Immediately after the hearing, appellant was arrested on Governor's Warrants, in accordance with the Uniform Criminal Extradition Act (19 P.S. § 191.7-.9). Appellant was taken into custody and received a preliminary arraignment on August 8, 1972. A Petition for habeas corpus was filed, alleging that the prior Order by Jenkins, J., discharging the defendant with prejudice, acted to prevent a subsequent rearrest and extradition proceeding on the same charges; he alleged that such a rearrest violated the double jeopardy provisions of the Constitution and was barred by the principle of res judicata. A full hearing on the merits was held on August 23, 1972, before Judge Anderson. After hearing the evidence, Judge Anderson, refused appellant's habeas corpus petition and ordered appellant extradited to New Jersey. A petition for supersedeas was taken to this Court from that Order, and a stay was granted pending appeal.
Appellant does not question the sufficiency of the evidence presented by the Commonwealth to extradite.*fn1 Appellant only raises the question of whether Judge Anderson acted improperly in denying appellant's petition, where a petition on the same charges had been previously
[ 225 Pa. Super. Page 199]
discharged with prejudice. After examining the record and reviewing the law on this subject, we believe the order of the lower court should be affirmed.
"A judgment in a habeas corpus proceeding can be regarded as conclusive on the merits only where the case presented calls for a final determination of the ultimate facts and the law, but not where the proceeding is preliminary and ancillary to a trial on the merits. Thus, the fact that a prisoner held for extradition has been discharged through habeas corpus proceedings is not a bar to a second application or requisition for extradition, at least where the discharge was for an irregularity in the extradition proceeding which can be corrected on a second requisition." 39 Am. Jur. 2d § 161 at p. 294.
Our Supreme Court has held that neither res judicata nor double jeopardy principles prevent the rearrest of a person, who has been discharged on a petition for habeas corpus in an extradition case. Commonwealth ex rel. Flood v. Pizzo, 434 Pa. 208, 252 A.2d 656 (1969); Commonwealth ex rel. Edgar v. Davis, 425 Pa. 133, 228 A.2d 742 (1967). See also, Annot., 33 A.L.R. 3d 1443.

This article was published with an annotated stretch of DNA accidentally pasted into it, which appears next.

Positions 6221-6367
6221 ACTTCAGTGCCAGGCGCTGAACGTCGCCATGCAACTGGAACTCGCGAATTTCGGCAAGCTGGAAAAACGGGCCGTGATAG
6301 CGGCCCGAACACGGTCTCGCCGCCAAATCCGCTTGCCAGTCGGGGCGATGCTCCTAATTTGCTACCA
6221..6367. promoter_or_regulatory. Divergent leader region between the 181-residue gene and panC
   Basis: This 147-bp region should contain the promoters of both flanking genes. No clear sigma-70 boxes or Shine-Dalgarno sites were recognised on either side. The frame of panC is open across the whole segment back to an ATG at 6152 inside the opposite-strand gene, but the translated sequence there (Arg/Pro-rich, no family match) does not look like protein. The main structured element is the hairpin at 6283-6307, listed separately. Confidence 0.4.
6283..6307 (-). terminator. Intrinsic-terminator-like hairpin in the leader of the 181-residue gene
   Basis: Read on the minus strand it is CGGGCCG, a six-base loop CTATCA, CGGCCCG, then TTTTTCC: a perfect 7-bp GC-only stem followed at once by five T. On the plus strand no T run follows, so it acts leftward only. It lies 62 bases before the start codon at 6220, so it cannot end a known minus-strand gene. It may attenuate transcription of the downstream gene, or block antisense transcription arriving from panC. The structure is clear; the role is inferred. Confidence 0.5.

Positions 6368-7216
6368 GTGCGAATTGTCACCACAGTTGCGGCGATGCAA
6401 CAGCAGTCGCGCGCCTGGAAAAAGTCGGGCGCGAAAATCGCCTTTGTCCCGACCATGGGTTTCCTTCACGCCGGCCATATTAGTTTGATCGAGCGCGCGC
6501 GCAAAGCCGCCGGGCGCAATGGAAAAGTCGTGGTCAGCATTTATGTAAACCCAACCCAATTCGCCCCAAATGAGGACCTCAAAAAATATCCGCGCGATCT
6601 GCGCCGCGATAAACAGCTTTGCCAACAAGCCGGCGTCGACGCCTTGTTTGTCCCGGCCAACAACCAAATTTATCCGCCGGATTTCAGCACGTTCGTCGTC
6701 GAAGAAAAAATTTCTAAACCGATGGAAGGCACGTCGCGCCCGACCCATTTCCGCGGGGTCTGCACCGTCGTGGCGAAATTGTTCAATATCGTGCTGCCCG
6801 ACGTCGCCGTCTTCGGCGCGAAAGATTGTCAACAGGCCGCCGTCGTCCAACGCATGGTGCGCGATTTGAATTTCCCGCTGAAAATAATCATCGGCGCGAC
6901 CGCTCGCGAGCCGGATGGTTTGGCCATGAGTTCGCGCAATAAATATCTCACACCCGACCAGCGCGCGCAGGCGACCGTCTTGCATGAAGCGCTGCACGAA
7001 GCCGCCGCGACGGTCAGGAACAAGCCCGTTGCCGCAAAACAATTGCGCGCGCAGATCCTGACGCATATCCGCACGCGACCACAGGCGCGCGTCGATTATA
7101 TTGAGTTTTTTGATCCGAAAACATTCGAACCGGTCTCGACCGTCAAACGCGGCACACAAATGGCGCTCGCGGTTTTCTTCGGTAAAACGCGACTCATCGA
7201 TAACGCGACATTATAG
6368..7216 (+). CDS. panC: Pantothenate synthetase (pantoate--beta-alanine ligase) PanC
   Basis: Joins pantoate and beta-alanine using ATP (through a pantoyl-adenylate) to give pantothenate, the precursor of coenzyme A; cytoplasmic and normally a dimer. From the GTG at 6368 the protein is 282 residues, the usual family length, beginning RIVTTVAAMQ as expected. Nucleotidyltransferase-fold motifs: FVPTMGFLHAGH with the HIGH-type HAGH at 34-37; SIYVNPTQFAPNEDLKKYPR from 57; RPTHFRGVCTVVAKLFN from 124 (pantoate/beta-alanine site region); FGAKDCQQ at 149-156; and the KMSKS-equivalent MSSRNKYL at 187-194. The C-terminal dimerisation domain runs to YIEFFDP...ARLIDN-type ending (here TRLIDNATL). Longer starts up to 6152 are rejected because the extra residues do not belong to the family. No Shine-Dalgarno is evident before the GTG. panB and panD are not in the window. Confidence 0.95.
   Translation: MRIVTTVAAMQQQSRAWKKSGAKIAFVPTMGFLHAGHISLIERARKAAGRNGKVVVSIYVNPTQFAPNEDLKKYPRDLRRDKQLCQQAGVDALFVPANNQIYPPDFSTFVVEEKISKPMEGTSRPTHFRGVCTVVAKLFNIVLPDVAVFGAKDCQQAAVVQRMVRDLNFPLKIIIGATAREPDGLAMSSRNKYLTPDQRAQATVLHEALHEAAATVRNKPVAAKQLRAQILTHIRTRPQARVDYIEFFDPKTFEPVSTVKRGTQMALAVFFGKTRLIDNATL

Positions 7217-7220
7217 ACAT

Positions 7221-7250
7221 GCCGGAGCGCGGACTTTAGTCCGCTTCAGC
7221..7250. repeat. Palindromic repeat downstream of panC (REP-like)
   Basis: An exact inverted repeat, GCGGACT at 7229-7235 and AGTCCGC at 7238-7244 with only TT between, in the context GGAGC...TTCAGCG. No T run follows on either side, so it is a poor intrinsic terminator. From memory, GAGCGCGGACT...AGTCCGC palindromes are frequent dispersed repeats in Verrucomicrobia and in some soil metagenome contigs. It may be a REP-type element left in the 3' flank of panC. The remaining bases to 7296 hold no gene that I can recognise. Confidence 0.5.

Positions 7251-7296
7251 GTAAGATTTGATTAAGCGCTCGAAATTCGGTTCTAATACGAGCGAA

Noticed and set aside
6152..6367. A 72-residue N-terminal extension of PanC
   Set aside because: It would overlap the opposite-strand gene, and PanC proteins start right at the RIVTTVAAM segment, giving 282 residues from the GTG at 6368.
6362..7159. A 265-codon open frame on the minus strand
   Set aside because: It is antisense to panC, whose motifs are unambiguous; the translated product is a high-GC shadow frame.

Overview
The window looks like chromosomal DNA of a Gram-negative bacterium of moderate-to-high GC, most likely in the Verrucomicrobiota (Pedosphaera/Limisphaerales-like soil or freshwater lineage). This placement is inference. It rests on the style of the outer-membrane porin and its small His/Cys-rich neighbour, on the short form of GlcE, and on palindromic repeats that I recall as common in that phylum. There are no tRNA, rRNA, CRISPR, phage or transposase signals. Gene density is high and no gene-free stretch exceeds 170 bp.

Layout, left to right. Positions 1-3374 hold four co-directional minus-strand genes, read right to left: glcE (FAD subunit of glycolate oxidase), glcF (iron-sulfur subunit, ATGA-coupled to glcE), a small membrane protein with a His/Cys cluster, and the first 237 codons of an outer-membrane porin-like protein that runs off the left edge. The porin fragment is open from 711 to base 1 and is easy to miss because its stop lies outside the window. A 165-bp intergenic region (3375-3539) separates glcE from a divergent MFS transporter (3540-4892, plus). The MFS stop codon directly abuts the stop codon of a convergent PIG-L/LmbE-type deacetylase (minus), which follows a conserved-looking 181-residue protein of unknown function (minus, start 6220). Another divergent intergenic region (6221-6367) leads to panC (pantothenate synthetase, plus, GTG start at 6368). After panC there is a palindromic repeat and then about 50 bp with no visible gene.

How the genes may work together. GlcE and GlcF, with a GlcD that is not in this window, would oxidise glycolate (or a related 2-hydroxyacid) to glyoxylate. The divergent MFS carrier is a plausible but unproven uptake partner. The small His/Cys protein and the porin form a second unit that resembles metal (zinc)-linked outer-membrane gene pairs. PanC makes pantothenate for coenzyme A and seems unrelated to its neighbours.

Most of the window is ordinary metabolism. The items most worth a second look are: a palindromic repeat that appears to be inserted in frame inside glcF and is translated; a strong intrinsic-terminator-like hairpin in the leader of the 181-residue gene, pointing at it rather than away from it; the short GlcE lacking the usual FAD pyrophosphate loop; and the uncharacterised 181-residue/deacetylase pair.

Appellant admits that the Commonwealth may arrest a discharged petitioner on a new detainer under most circumstances; nevertheless, appellant argues that the Commonwealth should not be permitted to rearrest him for the discharge with prejudice is res judicata. We are not persuaded by that argument. When a petitioner is discharged for failure of the Commonwealth to meet its burden of proof, the Commonwealth is barred from lodging a new detainer on the same evidence, and may only do so on new information. Furthermore, where a detainer is dismissed because of procedural errors or where the detainer is defective on its face, and no case is presented, prosecution may not continue on that detainer.
[ 225 Pa. Super. Page 200]
In the instant case, where Commonwealth produced no evidence in the first extradition proceeding and, in fact, moved for the dismissal of the case for failure to prosecute the matter in a timely fashion, the use of the words "with prejudice" could only bar the Commonwealth from proceeding on the same detainer. We believe that the lower court properly concluded that the use of the words, "with prejudice", was superfluous. Having determined that the Commonwealth had sufficiently met its burden of proving its case, the lower court properly denied appellant's petition and ordered him extradited.